It is the responsibility of both employers and employees to understand the best practices. Managers need to create and distribute policies for employees to review and sign off on, and they need to make training available if not mandatory. Workers need to read the policies given to them, comply with the practices, and take an active role in complying with them (including participating in training).

People Are Vulnerable

Sorry, but it’s true. If you’re a living, breathing human person reading this right now—we’re taking a wild guess that you are—you’re considered a weak link in any security plan. That’s because humans are vulnerable to social engineering attacks. We also make mistakes.

Scammers have switched messages; now, it’s coronavirus-related phishing attacks that are flooding inboxes around the globe. Employees who are not trained to recognize these scams can unknowingly click on malicious links or download malware, jeopardizing the company itself by potentially exposing its data to theft and ransom.

Small businesses have widely realized the value of cybersecurity training for employees. This training is one of the most popular security solutions adopted by SMBs in 2019, with 41% saying they currently use it and another 27% saying they plan to adopt it within a year. Businesses with limited resources can turn to outside experts for affordable and customized security training.

Virtual Private Networks (VPN)

Ideally, employers can solve some network security and practicality issues by providing employees with a VPN. Using one allows you to securely connect to your business, even when using a questionable WiFi network. Setting up a VPN isn’t for the faint of heart, though, and they can be expensive and time-consuming for an in-house IT department to establish. Turning to outside help from a company that can set one up more efficiently can be a good way to get started.

Endpoint Security

Letting employees work from home using unsecured, company-owned devices or personal devices provides a challenge for management. In addition to the previous issues, you’re risking integrity of the corporate network. When wireless and mobile devices (i.e.,” endpoints”) have outdated operating systems, software, applications, or other resources, they represent a critical weakness when they connect to a network.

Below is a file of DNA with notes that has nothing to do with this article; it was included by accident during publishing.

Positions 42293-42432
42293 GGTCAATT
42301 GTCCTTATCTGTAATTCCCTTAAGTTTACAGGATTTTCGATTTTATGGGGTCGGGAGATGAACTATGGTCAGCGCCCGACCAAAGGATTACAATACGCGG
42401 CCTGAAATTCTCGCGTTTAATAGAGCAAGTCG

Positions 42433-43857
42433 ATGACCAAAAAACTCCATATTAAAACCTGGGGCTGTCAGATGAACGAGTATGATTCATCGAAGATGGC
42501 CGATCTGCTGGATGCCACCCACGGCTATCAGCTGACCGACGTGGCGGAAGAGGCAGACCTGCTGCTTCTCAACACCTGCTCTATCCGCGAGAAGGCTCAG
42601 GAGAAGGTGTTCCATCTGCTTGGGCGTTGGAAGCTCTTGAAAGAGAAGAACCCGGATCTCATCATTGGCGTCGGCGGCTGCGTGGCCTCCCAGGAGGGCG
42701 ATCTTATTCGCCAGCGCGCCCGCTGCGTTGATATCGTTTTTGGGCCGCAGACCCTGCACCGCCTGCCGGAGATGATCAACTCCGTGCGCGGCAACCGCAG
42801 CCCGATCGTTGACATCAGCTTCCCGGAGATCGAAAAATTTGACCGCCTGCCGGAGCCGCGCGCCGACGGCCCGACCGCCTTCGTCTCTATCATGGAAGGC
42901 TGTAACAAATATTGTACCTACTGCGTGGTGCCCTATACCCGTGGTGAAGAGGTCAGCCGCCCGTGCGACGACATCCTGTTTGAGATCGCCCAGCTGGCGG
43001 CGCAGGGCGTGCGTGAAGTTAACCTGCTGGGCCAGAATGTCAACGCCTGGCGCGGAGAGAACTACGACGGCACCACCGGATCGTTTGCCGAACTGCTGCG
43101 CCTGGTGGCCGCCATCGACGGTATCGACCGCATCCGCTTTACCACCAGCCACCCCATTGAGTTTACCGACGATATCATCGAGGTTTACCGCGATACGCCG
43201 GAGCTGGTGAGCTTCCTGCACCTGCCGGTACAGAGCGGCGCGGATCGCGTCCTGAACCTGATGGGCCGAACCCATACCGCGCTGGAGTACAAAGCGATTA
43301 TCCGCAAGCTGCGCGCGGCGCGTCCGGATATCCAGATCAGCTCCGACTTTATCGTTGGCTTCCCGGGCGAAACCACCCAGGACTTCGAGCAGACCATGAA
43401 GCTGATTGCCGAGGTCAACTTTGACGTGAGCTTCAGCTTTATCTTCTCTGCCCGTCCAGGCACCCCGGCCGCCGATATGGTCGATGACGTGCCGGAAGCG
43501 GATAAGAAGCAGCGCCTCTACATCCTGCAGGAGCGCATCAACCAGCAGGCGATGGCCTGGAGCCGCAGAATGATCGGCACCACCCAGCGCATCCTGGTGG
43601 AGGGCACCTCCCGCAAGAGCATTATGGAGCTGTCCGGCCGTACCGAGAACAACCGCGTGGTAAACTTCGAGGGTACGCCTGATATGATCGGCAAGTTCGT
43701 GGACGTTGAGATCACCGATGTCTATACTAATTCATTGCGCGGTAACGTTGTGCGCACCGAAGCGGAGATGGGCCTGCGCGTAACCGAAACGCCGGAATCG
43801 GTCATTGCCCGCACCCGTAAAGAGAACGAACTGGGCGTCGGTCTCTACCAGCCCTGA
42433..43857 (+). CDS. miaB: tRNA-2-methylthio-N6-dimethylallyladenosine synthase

Remote maintenance tools (like our own MachadoConnect) allow updates to get pushed to company endpoint devices automatically, eliminating risk. The same tool can also be used to remotely access systems in the office from the home.

Even without this tool, there are still steps you can take to secure endpoint devices. It’s good practice to distribute company devices only after they’ve been pre-loaded with anti-virus software and network firewalls. VPNs can also be enabled. When employees do work on personal devices, the company can purchase and give out licenses for anti-virus software.

Patchwork Security? We Can Help

There may be more vulnerabilities in your business than you care to admit (or even know about), but it’s important to identify and deal with each one. Only by doing covering all bases can employees feel like they have the freedom to work successfully and safely from home. Remember, your security scheme shouldn’t be like grandma’s old quilts; patchwork just won’t cut it.

In a world where digital work is essential, your company needs to have IT that doesn’t just work but that is safe, too. For solutions that are tailored to your individual business and brought to you by thoughtful, caring human beings, look no further than a trusted and awarded managed service provider. Reach out to us at (508) 453-4700 or online here.